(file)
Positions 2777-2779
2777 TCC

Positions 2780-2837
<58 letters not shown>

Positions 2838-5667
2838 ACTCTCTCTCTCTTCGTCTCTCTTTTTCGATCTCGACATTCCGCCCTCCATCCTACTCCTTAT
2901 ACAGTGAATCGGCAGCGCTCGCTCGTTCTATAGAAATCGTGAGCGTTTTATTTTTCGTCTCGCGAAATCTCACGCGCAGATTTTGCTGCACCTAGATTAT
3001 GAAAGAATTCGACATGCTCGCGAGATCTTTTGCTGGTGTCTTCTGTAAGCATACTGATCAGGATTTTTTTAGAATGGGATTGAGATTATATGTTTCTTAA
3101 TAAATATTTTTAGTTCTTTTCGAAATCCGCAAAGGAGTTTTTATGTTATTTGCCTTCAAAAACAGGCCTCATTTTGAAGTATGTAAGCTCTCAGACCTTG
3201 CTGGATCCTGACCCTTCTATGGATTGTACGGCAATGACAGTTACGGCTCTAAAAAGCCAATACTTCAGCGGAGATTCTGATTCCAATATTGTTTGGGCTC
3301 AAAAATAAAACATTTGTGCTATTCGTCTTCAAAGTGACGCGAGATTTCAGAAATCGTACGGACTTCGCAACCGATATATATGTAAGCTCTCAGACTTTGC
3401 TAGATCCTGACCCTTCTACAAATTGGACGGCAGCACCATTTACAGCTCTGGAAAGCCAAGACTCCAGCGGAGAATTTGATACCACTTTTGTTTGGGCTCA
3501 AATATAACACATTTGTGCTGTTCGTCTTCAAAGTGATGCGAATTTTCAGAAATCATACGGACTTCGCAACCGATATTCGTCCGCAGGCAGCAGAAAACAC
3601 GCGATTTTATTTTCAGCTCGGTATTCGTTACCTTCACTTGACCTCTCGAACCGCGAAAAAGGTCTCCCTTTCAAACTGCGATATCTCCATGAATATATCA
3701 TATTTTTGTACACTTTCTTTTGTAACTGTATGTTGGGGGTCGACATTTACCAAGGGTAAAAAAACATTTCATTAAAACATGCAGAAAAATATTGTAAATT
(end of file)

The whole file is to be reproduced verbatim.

Positions 2777-2779
2777 TCC

Positions 2780-2837
<58 letters not shown>

Positions 2838-5667
2838 ACTCTCTCTCTCTTCGTCTCTCTTTTTCGATCTCGACATTCCGCCCTCCATCCTACTCCTTAT
2901 ACAGTGAATCGGCAGCGCTCGCTCGTTCTATAGAAATCGTGAGCGTTTTATTTTTCGTCTCGCGAAATCTCACGCGCAGATTTTGCTGCACCTAGATTAT
3001 GAAAGAATTCGACATGCTCGCGAGATCTTTTGCTGGTGTCTTCTGTAAGCATACTGATCAGGATTTTTTTAGAATGGGATTGAGATTATATGTTTCTTAA
3101 TAAATATTTTTAGTTCTTTTCGAAATCCGCAAAGGAGTTTTTATGTTATTTGCCTTCAAAAACAGGCCTCATTTTGAAGTATGTAAGCTCTCAGACCTTG
3201 CTGGATCCTGACCCTTCTATGGATTGTACGGCAATGACAGTTACGGCTCTAAAAAGCCAATACTTCAGCGGAGATTCTGATTCCAATATTGTTTGGGCTC
3301 AAAAATAAAACATTTGTGCTATTCGTCTTCAAAGTGACGCGAGATTTCAGAAATCGTACGGACTTCGCAACCGATATATATGTAAGCTCTCAGACTTTGC
3401 TAGATCCTGACCCTTCTACAAATTGGACGGCAGCACCATTTACAGCTCTGGAAAGCCAAGACTCCAGCGGAGAATTTGATACCACTTTTGTTTGGGCTCA
3501 AATATAACACATTTGTGCTGTTCGTCTTCAAAGTGATGCGAATTTTCAGAAATCATACGGACTTCGCAACCGATATTCGTCCGCAGGCAGCAGAAAACAC
3601 GCGATTTTATTTTCAGCTCGGTATTCGTTACCTTCACTTGACCTCTCGAACCGCGAAAAAGGTCTCCCTTTCAAACTGCGATATCTCCATGAATATATCA
3701 TATTTTTGTACACTTTCTTTTGTAACTGTATGTTGGGGGTCGACATTTACCAAGGGTAAAAAAACATTTCATTAAAACATGCAGAAAAATATTGTAAATT